Two new mysteries for two different moods.
Is Aidan Truhen’s “The Price You Pay” (Knopf, 288 pp., $25.95) a hoot, or what?
This hell-for-leather, scurrilously funny thriller is simply dazzling, despite the fact that you’d be hard-pressed to find a line suitable for quoting in a family-minded newspaper.
“Aidan Truhen” is a pseudonym for an established writer. There’s speculation that it’s British author Nick Harkaway, which would explain a lot; Harkaway’s previous books, including “Angelmaker” and “Tigerman,” are, like this book, wildly inventive virtuoso performances.
Our foul-mouthed narrator, Jack Price, is a wealthy coke dealer in an unnamed city (ambiguously British or American) whose neighbor, a nasty old lady, has just been murdered.
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Meanwhile, seven ruthless psycho assassins are after Price, and he doesn’t know why.
So why is the neighbor dead, and who would sic some globally feared and very expensive killers on a relative nobody?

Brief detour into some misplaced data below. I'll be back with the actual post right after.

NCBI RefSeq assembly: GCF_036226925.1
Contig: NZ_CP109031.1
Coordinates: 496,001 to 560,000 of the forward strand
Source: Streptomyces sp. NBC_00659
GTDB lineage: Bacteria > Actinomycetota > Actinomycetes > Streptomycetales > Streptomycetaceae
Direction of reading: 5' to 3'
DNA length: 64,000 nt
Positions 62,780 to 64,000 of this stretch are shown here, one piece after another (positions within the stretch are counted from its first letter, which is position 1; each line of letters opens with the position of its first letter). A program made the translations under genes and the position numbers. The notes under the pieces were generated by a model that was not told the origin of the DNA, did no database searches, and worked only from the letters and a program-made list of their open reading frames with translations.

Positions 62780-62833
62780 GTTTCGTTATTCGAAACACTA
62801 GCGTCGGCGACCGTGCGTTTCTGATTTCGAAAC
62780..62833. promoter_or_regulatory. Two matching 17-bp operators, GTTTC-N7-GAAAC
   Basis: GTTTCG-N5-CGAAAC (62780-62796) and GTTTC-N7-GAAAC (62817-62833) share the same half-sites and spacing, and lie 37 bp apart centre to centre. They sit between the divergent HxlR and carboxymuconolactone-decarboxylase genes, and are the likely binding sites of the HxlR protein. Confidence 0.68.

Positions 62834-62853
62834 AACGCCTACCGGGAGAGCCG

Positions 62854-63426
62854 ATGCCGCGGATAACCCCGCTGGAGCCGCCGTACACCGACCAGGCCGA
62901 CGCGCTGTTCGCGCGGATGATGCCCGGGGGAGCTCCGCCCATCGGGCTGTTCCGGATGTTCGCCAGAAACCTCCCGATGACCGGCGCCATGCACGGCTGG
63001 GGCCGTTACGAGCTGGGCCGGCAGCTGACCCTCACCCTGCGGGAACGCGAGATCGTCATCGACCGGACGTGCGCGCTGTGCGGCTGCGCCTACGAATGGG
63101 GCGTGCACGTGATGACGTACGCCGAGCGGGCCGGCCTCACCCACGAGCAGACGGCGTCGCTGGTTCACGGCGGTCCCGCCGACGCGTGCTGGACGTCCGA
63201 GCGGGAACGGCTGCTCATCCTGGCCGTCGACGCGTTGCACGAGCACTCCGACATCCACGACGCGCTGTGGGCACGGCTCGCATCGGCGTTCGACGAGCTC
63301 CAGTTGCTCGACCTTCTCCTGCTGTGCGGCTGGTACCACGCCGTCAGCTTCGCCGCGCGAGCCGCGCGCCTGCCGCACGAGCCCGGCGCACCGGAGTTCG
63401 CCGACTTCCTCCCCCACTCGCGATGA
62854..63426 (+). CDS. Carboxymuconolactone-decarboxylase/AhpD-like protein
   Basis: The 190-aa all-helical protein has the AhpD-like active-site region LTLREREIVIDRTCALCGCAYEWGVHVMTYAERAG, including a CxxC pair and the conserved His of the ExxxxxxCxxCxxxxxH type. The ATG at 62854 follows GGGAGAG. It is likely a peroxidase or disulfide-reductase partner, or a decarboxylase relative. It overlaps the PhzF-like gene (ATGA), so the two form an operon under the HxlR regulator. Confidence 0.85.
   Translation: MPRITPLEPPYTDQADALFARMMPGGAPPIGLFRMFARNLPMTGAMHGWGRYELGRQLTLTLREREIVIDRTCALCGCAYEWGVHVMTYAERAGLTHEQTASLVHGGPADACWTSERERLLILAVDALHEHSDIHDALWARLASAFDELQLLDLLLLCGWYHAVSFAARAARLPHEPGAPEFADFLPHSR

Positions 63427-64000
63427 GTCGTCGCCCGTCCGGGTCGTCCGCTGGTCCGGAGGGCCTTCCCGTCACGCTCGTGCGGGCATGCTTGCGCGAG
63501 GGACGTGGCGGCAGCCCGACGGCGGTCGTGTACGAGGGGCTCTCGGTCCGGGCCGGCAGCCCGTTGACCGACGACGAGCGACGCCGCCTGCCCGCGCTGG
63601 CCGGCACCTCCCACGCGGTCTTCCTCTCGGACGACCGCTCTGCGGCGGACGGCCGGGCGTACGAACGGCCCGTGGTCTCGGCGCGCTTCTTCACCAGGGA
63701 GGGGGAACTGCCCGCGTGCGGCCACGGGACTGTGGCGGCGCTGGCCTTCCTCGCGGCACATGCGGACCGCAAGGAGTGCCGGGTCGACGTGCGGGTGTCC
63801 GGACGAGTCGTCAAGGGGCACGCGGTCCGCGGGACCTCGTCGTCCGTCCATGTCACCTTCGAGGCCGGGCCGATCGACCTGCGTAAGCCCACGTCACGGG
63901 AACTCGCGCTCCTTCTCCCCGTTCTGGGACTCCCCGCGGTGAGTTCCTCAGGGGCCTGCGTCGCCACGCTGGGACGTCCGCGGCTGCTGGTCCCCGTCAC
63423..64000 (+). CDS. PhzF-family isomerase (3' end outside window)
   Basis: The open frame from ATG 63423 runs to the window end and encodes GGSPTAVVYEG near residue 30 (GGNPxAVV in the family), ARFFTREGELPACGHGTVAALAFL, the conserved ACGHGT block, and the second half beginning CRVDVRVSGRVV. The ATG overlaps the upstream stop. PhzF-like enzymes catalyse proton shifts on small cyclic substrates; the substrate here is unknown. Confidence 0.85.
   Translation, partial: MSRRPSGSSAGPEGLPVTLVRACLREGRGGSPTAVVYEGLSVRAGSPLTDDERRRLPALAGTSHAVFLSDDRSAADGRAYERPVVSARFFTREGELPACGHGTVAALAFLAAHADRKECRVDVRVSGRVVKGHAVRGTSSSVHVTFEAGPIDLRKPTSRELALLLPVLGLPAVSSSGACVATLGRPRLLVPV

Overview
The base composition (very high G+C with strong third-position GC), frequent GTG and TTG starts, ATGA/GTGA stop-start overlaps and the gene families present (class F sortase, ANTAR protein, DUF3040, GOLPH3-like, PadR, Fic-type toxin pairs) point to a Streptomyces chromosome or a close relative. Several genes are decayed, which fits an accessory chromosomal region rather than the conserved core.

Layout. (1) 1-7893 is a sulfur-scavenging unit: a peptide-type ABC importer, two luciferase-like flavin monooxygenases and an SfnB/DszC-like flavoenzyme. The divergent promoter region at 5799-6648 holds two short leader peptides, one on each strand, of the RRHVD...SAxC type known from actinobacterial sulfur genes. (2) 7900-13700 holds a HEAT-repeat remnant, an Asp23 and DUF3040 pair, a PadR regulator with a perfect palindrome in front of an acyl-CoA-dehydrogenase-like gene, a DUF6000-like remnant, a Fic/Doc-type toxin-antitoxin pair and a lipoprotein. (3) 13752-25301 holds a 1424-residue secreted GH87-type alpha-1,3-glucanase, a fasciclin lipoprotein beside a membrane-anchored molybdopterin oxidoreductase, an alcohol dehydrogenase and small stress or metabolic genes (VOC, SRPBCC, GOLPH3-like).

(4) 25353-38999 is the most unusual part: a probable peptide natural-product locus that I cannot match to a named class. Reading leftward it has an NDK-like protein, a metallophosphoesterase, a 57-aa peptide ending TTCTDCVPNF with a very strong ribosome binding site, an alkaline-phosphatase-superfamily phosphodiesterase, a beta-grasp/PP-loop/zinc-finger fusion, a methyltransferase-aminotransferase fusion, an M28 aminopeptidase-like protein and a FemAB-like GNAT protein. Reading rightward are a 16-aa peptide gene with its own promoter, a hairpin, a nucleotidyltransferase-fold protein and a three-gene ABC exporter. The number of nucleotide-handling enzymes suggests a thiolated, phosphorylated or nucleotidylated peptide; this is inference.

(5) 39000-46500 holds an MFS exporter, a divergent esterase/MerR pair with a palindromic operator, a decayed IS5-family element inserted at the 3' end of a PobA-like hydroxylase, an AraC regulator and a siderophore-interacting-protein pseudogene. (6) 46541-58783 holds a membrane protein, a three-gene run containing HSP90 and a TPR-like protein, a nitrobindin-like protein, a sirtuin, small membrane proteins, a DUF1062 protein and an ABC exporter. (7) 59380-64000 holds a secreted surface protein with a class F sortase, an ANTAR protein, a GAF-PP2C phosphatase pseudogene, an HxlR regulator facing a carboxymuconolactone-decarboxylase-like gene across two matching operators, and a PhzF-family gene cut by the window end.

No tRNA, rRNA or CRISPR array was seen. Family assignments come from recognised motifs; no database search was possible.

Into his already messy plot, Truhen tosses some serious strangeness — including a guy wearing clothes covered in knives, some really cosmic sex, a top-secret banking system and a genuinely novel use for a compressed-air cannon. The result is fizzy and cartoony, but in a good way. Love it or hate it — there’s not much middle ground here.
Far more conventional is Susan Elia MacNeal’s “The Prisoner in the Castle” (Bantam, 320 pp., $26). It centers on Maggie Hope, an English spy during WWII who in seven previous outings has proven her great intelligence, strength and bravery.
It’s also an overt homage to Agatha Christie’s 1939 classic “And Then There Were None,” along with a whiff of “Jane Eyre.”
Hope has been training to take part in one of the war’s most critical projects — Operation Overlord, aka the Battle of Normandy. But she’s been sidelined, confined to a remote Scottish island because her knowledge is too sensitive to risk using her in the field.
The other residents are also British spies who, for one reason or another, are similarly under lock and key.
When a violent storm prevents any boat from reaching them, this motley group is stranded — and someone is killing them off one by one.
Meanwhile, a Scotland Yard inspector is searching for Hope— he needs her testimony in an upcoming murder trial — but British intelligence is stonewalling him.
Not all of the characters are as fully realized as Hope, but MacNeal’s descriptions of the bleak setting are atmospheric and her locked-room puzzle of a plot is clever, swift and compelling.